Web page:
'It Starts with a Step' Ballet Nebraska documentary film premieres April 16

OMAHA — Mar. 26, 2015 —  In the midst of wrapping up its fifth successful season, American Midwest Ballet is pausing to take a look back.
American Midwest Ballet will host a premiere party Thursday evening, April 16 for Lance Glenn’s film It Starts with a Step: The Story of American Midwest Ballet. The documentary follows the young ballet company for a few months in 2009 and 2010, culminating in its triumphant debut at Omaha’s Orpheum Theater.


The 7 p.m. film screening sponsored by Aksarben Cinema is free to the public. Online reservations are required by April 13 for complimentary admission to the event, which includes the screening, a question-and-answer session with the filmmaker and dancers, and a post-show reception with light desserts.
Erika Overturff, American Midwest Ballet’s founder and artistic director, said the film brought back memories. A dancer with the Omaha Theater Ballet when it folded abruptly in spring 2010, Overturff immediately plunged into the work needed to launch a new company to continue professional ballet in Omaha.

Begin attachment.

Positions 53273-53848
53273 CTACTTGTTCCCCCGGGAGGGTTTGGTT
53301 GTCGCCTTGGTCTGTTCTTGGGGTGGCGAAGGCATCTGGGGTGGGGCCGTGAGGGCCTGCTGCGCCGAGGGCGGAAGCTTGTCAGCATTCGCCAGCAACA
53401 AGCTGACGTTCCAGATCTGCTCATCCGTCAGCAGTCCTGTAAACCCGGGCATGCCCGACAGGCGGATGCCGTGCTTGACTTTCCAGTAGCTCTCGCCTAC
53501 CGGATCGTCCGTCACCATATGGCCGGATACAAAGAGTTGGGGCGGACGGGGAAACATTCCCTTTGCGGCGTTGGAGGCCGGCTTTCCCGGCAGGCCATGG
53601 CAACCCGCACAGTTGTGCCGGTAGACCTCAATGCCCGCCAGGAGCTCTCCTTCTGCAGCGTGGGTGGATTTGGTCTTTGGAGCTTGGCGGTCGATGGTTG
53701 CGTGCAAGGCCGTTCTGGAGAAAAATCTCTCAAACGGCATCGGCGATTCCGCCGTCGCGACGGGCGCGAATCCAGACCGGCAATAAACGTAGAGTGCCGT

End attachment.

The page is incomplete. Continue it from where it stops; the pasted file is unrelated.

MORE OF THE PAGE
“It went by so fast that there wasn’t time to reflect,” she said. “Lance’s film gives us a chance to see that time in perspective.”
Glenn had never even been to a ballet when he came on as a stage manager. What he saw from the wings, he said, immediately stirred his documentary instincts.
See the trailer for the Lance Glenn film It Starts with A Step
“To me, ballet was a whole new world,” said Glenn. “I wanted to make a film that would show the public all the work that goes into it. Then, with the start of a completely new company, I thought — how cool would it be to tell this story from the very beginning!”
His position as production manager for the new ballet company gave him a unique perspective, he recalled, but it also made filming the experience a challenge.
“We were trying to put on the show and make the film,” he said. “I don’t know how we did it.”  The subsequent work to turn his initial footage into a finished film also was a challenge, he said; editing alone took a full year. But the result, he said, was worth the effort.
“When you think about how everybody banded together to make American Midwest Ballet happen, it’s amazing,” Glenn said. “It’s neat to go back and see that we lived it. That group of people was pretty special.”

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